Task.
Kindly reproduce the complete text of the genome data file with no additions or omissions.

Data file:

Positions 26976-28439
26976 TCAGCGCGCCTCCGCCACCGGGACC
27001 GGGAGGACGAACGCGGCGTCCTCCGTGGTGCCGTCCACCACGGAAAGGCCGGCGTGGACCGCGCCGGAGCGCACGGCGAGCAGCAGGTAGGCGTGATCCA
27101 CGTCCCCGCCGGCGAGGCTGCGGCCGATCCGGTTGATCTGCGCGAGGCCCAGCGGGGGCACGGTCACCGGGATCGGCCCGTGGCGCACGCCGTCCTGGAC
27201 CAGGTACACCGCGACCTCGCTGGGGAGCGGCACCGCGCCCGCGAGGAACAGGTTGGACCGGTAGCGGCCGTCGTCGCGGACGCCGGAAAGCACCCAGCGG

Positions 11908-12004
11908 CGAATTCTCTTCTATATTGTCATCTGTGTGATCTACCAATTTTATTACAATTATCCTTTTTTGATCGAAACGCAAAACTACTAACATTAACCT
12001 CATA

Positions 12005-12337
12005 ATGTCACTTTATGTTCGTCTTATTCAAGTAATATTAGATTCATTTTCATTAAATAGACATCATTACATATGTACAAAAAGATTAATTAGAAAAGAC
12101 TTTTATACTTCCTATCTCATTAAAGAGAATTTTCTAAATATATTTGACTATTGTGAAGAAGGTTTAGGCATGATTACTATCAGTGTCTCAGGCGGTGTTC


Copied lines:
Positions 26976-28439
26976 TCAGCGCGCCTCCGCCACCGGGACC
27001 GGGAGGACGAACGCGGCGTCCTCCGTGGTGCCGTCCACCACGGAAAGGCCGGCGTGGACCGCGCCGGAGCGCACGGCGAGCAGCAGGTAGGCGTGATCCA
27101 CGTCCCCGCCGGCGAGGCTGCGGCCGATCCGGTTGATCTGCGCGAGGCCCAGCGGGGGCACGGTCACCGGGATCGGCCCGTGGCGCACGCCGTCCTGGAC
27201 CAGGTACACCGCGACCTCGCTGGGGAGCGGCACCGCGCCCGCGAGGAACAGGTTGGACCGGTAGCGGCCGTCGTCGCGGACGCCGGAAAGCACCCAGCGG

Positions 11908-12004
11908 CGAATTCTCTTCTATATTGTCATCTGTGTGATCTACCAATTTTATTACAATTATCCTTTTTTGATCGAAACGCAAAACTACTAACATTAACCT
12001 CATA

Positions 12005-12337
12005 ATGTCACTTTATGTTCGTCTTATTCAAGTAATATTAGATTCATTTTCATTAAATAGACATCATTACATATGTACAAAAAGATTAATTAGAAAAGAC
12101 TTTTATACTTCCTATCTCATTAAAGAGAATTTTCTAAATATATTTGACTATTGTGAAGAAGGTTTAGGCATGATTACTATCAGTGTCTCAGGCGGTGTTC